Natural communities and ecosystems possess unalienable and fundamental rights to exist, flourish, and naturally evolve within the Town of Wells. Ecosystems shall include, but not be limited to, wetlands, streams, rivers, aquifers, and other water systems…
It shall be unlawful for any corporation or its directors, officers, owners, or managers to interfere with the rights of natural communities and ecosystems to exist and flourish, or to cause damage to those natural communities and ecosystems. The Town of Wells, along with any resident of the Town, shall have standing to seek declaratory, injunctive, compensatory, and punitive relief for damages caused to natural communities and ecosystems within the Town, regardless of the relation of those natural communities and ecosystems to Town residents or the Town itself. Town residents, natural communities, and ecosystems shall be considered to be “persons” for purposes of the enforcement of the civil rights of those residents, natural communities, and ecosystems…
…any employee, agent or representative of any State or federal Regulatory Agency, Commission or Board who issues a permit, license, privilege or charter to any person or any corporation operating under a State charter, or any director, officer, owner, or manager of a corporation operating under a State charter, which would violate the provisions of this Warrant Article or deprive any resident, natural community, or ecosystem of any rights, privileges, or immunities secured by this Warrant Article, the Maine Constitution, the United States Constitution, or other laws, shall be liable to the party injured and shall be responsible for payment of compensatory and punitive damages and all costs of litigation, including, without limitation, expert and attorney’s fees…
The Selectboard of the Town of Wells or any other agent or agency of the Town shall be prohibited from taking any action to annul, amend, or overturn this Warrant Article; or from taking any action to preempt or supercede this Warrant Article, in whole or in part, by the adoption of any Ordinance, unless such action is approved by a prior Town Meeting at which two-thirds (2/3) of the residents of the Town attending the Town Meeting approve such action.
This is a measure of just freaky and radical the CELDF is. It not only proposes to supersede every other authority at every level of government, but also the authority of any future local governing body unless there is a two-thirds majority. It proposes to recognize recognize natural communities and ecosystems as legal persons, but not corporations the courts have recognized as such since 1819 based on a case brought by Daniel Webster. It would give plants unalienable rights and literally anyone the legal standing to speak for them.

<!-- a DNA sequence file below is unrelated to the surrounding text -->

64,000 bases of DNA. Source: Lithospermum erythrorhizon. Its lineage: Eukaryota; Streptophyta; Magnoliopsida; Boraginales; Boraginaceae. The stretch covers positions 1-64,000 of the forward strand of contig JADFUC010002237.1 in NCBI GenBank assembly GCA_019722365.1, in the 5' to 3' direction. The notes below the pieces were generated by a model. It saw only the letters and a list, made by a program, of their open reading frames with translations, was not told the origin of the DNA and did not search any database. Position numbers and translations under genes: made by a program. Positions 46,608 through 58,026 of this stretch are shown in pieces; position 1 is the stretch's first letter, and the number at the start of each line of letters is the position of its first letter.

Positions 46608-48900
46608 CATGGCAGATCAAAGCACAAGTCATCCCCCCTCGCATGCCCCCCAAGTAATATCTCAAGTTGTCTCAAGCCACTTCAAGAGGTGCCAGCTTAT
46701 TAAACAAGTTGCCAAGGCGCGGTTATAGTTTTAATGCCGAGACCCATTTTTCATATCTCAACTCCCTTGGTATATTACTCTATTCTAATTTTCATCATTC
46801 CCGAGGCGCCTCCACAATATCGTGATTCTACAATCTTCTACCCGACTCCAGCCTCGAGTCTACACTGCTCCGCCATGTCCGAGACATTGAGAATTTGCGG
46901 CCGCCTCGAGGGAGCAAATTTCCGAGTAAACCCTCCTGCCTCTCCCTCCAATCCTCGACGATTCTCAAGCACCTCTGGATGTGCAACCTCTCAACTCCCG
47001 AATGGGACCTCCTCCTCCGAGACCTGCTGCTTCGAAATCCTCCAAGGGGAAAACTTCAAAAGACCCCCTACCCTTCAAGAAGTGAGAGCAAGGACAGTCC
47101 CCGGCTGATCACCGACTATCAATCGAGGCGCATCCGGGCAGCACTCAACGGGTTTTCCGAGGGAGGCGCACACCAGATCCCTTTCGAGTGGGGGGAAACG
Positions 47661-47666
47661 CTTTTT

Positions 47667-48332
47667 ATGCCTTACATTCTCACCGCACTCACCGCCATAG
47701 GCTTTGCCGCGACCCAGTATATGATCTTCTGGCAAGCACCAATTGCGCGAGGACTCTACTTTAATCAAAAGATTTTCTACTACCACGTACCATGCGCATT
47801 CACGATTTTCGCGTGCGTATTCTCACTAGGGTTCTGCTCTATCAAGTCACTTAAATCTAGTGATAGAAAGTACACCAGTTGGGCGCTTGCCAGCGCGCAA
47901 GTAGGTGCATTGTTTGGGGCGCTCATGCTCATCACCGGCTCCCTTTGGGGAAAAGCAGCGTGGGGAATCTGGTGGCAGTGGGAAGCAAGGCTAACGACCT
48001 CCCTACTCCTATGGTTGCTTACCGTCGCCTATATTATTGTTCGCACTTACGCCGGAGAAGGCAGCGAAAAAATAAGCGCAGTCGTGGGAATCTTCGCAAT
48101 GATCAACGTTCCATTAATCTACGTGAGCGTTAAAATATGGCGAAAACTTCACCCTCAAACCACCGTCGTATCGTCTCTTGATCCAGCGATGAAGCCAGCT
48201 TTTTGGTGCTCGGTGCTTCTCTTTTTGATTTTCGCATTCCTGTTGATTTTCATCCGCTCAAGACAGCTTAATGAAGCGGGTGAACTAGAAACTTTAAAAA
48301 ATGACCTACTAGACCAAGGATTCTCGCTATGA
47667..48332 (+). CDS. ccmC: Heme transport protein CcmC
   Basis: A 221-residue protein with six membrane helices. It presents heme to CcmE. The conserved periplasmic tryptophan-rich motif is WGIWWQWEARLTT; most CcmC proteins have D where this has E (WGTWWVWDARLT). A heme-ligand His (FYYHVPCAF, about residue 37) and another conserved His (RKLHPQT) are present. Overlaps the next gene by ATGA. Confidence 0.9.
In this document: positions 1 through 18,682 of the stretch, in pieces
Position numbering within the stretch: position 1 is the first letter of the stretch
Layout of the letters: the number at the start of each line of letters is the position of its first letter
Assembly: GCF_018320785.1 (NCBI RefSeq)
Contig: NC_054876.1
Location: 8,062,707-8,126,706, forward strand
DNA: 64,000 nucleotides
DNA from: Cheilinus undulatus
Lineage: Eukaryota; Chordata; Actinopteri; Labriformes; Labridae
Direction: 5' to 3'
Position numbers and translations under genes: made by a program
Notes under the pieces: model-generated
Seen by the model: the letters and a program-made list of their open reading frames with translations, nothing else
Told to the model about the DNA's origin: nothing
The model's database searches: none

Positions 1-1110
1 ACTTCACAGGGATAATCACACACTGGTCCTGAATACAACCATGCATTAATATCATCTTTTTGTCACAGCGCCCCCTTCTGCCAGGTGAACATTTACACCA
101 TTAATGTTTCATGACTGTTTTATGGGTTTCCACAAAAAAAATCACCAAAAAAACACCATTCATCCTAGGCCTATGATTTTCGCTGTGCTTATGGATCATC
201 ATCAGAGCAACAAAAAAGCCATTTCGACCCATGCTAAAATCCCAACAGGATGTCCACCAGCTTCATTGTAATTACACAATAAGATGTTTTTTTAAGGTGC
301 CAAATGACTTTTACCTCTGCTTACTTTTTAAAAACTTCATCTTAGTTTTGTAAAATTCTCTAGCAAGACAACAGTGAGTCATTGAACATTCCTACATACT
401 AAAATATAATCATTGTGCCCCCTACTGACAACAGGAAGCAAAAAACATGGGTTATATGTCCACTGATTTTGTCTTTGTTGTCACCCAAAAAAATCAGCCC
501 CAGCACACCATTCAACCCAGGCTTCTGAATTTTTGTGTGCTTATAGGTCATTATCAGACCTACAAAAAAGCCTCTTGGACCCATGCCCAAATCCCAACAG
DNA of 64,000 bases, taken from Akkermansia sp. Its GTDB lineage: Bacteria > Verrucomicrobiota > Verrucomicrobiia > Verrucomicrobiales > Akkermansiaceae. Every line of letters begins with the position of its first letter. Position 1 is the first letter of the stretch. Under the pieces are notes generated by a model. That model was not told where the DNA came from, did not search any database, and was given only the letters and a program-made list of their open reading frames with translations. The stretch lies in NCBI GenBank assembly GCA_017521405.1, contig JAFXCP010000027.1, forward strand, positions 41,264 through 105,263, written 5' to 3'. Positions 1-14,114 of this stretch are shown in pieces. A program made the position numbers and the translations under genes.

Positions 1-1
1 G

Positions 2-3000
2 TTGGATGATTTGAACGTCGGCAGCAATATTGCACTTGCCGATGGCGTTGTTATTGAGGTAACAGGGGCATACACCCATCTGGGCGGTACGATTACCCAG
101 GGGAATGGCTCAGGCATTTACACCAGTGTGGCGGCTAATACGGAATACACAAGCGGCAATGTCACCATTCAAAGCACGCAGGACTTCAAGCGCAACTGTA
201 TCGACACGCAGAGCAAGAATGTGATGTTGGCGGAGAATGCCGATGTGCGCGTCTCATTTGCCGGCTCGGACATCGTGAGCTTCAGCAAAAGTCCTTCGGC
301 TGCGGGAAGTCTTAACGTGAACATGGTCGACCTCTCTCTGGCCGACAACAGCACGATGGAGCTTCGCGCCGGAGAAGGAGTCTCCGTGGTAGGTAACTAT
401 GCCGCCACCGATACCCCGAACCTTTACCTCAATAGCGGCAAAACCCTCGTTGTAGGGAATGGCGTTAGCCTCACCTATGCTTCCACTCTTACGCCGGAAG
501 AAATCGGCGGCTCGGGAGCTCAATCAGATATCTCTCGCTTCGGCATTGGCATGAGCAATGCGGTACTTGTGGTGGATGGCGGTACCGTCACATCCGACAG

They propose that no corporation engage in water withdrawals, which not only means no water bottling or gas drilling (the two ostensible purposes toward which these ordinances are directed), but also no water well drilling by any incorporated business unless, of course, its a non-profit corporation (like the CELDF, of course), a municipal authority or a utility. This would rule out a new tool and die manufacturer employing 10 people, a branch bank serving a rural community or a hotel if they were proposed by incorporated entities for sites outside the reach of public water systems.
An Unenviable Track Record
Imagine the chaos – political, legal and otherwise – that would result from actually trying to enforce such ordinances. Well, you don’t have to imagine, we have Mora County, New Mexico’s experience. Their “Community Water Rights and Local Self-Government Ordinance,” written in the same language as the Maine versions, has resulted in multiple lawsuits and political convulsions. It has already been partly repealed due to the obvious legal problems and is expected to be fully repealed next year. Meanwhile, the CELDF, which promised to defend the ordinance when pushing it, reportedly “has left New Mexico for greener pastures.”
There’s good reason the CELDF left town, though. Where they have attempted to defend these ordinances, they’ve lost. Their latest corporate 990 return filed with the IRS (for 2012) indicates they were involved in three legal battles and lost all three times. The following is how they say they did in another “community rights” case, this one aimed at coal (emphasis added):
On June 28, 2012, the Bellingham, Washington City Council filed suit against the No Coal! organization, seeking a declaratory judgment from the Whatcom County Court of Common Pleas that would keep a duly-qualified initiative from appearing on the Bellingham City ballot. That initiative, a Community Bill of Rights that banned coal shipments within the City, was duly qualified via signature gathering and had satisfied other procedural requirements. The Legal Defense Fund served as co-counsel to a Washington-licensed attorney, in his representation of the No Coal! organization. Following the Whatcom County’s ruling against the organization, the Legal Defense Fund assisted with the appeal that was then filed. The appellate court affirmed the lower court ruling.
Each of the three losses, which are preceded by other losses in previous years, are explained away as being in the public interest, no doubt because Linzey wants to protect the tax-exempt status of his corporation, but also because, as Linzey told Mother Jones:
“You treat the courts as a means to building an army,” he says—one that will eventually lead to overhauls of state constitutions, and finally the federal one.”
Yes, this is the real goal of all these “rights” ordinances being used to fight fracking, water bottling and anything else that people like Linzey suppose we shouldn’t do. They are interested in these issues, but only tangentially. Their real goal is power for themselves, not the people they deign to speak for, and their aim, just like that every other radical is to seduce the naive into giving them the power with sweet talk about water and the natural environment and then to impose restrictions that make it impossible to vote them out of power. That’s because they are radicals and the CELDF is as freaky a radical group as will be found. Let no one be deceived by their self-described “radical designs.”